How to decommission a nuclear power plant

The Yankee Rowe nuclear plant site, before
and after decommissioning.

When it comes to shutting down a nuclear power plant, many people react that it’s impossible, that such a radical idea could never be seriously considered.  It’s odd that fear of change now applies to ideas that only a few decades ago were considered the vanguard of modern technology.

The argument is that we cannot do without the power supplied by nuclear plants, that such power is the only means of cheap, carbon-free electricity, and that there’s no way to get rid of the nukes now that we have them, so we better to get used to living with them.  Nothing could be further from the truth.

A case in point is the Yankee Rowe nuclear power plant, that after 31 years of service was deemed no longer economically viable.  By 1992, it was decided to shut down and decommission one of the first nukes built in the U.S.

Less than 15 years later, the containment building and other structures were gone, and the spent fuel had been transferred to dry-cask storage.  The site has now been returned to as near a natural state as possible.  A video of this process appears below:



For more info on the Yankee Rowe decommissioning, see the official Site Closure website  HERE .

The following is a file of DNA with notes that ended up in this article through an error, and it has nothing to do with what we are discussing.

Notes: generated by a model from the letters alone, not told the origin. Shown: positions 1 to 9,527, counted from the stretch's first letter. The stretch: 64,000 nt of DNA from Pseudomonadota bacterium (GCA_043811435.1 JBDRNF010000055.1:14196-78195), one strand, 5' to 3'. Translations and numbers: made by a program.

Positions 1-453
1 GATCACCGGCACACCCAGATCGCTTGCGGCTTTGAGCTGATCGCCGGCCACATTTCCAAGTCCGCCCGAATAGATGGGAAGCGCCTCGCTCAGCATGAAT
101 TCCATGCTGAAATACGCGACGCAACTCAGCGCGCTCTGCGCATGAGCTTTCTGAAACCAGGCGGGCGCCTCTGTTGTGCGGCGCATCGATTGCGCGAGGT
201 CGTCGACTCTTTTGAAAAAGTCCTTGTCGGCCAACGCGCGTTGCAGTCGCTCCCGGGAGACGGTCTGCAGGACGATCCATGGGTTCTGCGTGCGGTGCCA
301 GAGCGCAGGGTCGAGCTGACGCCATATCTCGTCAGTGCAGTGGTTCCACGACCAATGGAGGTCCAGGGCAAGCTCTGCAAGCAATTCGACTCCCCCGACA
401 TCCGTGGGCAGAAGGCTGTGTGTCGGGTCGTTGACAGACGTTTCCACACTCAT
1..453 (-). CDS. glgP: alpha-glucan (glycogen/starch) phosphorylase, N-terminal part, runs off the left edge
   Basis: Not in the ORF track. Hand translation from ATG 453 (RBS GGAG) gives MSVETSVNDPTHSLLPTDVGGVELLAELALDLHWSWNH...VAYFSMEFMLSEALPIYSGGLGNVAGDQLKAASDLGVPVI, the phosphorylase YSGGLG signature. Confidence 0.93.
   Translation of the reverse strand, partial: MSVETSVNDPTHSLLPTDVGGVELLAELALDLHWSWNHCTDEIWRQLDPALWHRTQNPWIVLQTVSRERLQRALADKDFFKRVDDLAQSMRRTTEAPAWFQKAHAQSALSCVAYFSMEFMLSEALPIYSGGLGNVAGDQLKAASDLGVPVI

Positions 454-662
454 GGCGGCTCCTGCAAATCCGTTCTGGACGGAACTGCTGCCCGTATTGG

Other You Tubes on nuclear power station dismantling:


When it comes to clean, carbon-free electricity other alternatives are available.

Post Fukushima, Germany has decided to re-think its reliance on nuclear power, and choose another path:

(Reuters) The German government decided to abandon nuclear power after the Fukushima nuclear disaster last year, closing eight plants immediately and shutting down the remaining nine by 2022.

They will be replaced by renewable energy sources such as wind, solar and bio-mass.

Norbert Allnoch, director of the Institute of the Renewable Energy Industry (IWR) in Muenster, said the 22 gigawatts of solar power per hour fed into the national grid on Saturday met nearly 50 percent of the nation’s midday electricity needs.

“Never before anywhere has a country produced as much photovoltaic electricity,” Allnoch told Reuters. “Germany came close to the 20 gigawatt (GW) mark a few times in recent weeks. But this was the first time we made it over.”

Read More HERE 

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